the court below accepted at face value plaintiffs’ assertions of economic losses and
“devastating” layoffs (Stay Order at 4-5), it ignored the fact the only calls telemar-
keters are precluded from making are those to households that have expressly
requested not to receive such solicitations. Those express requests not only vitiate
any supposed infringement of First Amendment rights, but they make any assertion
This clarification of the district court’s ruling – which plaintiff telemarketers
actively sought – also apparently puts to rest any notion that the expressed
preferences of tens of millions of consumers not to receive telemarketing calls can be
used as a part of any “voluntary” compliance program. See www.the-
dma.org/cgi/dispnewsstand?article=1494 (statement of the Direct Marketing
Association, another telemarketing industry trade association that has challenged the
constitutionality of the registry, that it “remains committed to respecting * * * the
wishes of all consumers no matter how those wishes have been expressed”). If the
FTC cannot constitutionally maintain the registry, there is no way to honor the wishes
that valuable sales opportunities will be lost speculative in the extreme. Telemar-
keters would remain free, of course, to call consumers who have not signed up for the
registry. Thus, plaintiffs have failed to show the likelihood of any significant
irreparable injury if, during the limited time necessary for an expedited appeal, they
must confine their telemarketing to those who have not signed up for the registry.
4. The public interest clearly favors the grant of a stay. Tens of millions of
consumers have signed up for the registry with the expectation that, after October 1,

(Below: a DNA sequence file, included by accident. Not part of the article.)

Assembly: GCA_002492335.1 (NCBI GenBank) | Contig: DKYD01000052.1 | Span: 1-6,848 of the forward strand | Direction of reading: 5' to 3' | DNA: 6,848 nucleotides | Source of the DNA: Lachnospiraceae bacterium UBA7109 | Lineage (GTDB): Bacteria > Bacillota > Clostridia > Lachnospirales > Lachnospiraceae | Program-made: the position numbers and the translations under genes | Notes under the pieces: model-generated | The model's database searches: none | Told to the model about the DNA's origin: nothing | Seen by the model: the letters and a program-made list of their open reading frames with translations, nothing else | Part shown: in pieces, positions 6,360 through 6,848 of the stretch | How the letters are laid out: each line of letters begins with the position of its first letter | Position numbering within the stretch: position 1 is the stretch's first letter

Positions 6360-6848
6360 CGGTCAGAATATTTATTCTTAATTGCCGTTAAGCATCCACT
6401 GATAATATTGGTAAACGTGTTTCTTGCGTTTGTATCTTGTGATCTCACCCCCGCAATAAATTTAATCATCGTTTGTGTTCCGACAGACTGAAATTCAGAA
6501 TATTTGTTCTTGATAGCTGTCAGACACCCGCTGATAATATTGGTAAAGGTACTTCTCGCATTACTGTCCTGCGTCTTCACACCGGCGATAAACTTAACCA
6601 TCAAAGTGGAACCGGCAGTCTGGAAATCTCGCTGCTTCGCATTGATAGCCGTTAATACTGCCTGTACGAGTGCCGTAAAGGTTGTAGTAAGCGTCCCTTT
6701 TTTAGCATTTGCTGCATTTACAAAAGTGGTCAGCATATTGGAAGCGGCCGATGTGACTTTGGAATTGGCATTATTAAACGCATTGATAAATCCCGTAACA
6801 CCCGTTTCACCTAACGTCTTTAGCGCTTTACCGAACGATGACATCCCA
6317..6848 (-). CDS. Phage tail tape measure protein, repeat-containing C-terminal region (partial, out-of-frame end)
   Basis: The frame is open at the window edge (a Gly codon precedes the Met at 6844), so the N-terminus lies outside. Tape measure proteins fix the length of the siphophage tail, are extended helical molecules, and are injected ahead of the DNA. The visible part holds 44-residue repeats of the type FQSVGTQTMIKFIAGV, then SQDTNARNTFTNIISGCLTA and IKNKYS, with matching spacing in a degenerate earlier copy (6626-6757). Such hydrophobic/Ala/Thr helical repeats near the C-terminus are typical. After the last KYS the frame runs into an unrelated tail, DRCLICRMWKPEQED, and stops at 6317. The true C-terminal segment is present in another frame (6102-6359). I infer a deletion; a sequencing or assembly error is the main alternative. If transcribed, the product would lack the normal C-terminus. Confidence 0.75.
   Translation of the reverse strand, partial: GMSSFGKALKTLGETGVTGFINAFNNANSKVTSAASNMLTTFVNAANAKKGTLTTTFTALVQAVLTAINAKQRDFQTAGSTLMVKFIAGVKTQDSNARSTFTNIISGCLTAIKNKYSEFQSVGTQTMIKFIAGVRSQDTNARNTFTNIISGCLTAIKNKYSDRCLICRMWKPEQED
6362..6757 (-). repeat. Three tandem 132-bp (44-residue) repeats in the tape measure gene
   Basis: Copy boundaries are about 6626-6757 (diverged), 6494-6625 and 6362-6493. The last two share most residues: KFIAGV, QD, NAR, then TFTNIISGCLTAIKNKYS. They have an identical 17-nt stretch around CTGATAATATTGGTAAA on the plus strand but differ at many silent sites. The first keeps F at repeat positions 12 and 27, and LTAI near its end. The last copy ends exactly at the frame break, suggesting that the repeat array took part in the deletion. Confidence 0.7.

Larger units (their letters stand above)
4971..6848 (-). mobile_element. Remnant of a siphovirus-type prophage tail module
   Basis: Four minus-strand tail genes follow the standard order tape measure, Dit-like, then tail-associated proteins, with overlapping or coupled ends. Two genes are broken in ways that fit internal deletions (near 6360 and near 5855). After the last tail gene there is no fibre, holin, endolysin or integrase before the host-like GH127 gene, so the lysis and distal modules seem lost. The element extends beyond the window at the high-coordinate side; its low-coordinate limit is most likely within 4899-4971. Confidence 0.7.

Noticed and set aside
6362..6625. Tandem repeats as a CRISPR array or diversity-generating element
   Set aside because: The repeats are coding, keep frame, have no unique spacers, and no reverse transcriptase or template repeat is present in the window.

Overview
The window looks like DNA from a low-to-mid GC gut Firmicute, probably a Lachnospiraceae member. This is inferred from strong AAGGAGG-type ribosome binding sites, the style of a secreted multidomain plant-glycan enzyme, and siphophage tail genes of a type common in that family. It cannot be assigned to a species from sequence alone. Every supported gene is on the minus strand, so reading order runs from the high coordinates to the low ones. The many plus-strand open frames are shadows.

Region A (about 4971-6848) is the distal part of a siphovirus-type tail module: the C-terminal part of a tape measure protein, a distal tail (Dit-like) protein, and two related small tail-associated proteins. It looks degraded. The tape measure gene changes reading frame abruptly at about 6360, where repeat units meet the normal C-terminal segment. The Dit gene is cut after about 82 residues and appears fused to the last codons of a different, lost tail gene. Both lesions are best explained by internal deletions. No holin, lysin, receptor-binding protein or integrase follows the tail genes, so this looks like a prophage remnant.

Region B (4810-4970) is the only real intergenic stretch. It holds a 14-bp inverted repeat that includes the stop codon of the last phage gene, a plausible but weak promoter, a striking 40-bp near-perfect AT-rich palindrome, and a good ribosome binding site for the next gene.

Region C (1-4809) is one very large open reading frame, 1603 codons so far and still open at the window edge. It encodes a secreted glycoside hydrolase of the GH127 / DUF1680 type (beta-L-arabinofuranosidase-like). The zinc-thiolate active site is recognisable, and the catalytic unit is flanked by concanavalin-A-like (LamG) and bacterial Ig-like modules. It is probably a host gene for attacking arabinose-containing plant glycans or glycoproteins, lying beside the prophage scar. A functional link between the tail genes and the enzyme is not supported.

2003, the registry will put a halt to the dinnertime din of unwanted telemarketing.
Such unwanted calls abuse those on receiving end. Further, it is hard to imagine a
more graphic expression of public interest than the congressional response to the
September 23, 2003, decision in U.S. Security et al. v. FTC, No. CIV-03-122-W
(W.D. Okla.), holding that the FTC lacked statutory authority to create the registry.
Within only 48 hours of that decision, both houses of Congress passed legislation
expressly ratifying the registry. As Congressman Tauzin stated:
The bill leaves no doubt as to the intent of Congress. The FTC wants
this list. The President of the United States wants this list, and more
importantly, 50 million Americans, who are growing impatient about
being interrupted at mealtime by unwanted and unnecessary harassing
telemarketing calls, want this list. And this Congress is going to make
sure they have this list today.
Cong. Rec. H8916-17 (daily ed. Sept. 25, 2003). In light of this dramatic and express
congressional action, allowing the district court’s order to stand would not only
negate the considered judgment of the FTC, but would also effectively nullify an Act
of Congress. In repeated stay situations, it has been recognized that “‘[t]he presump-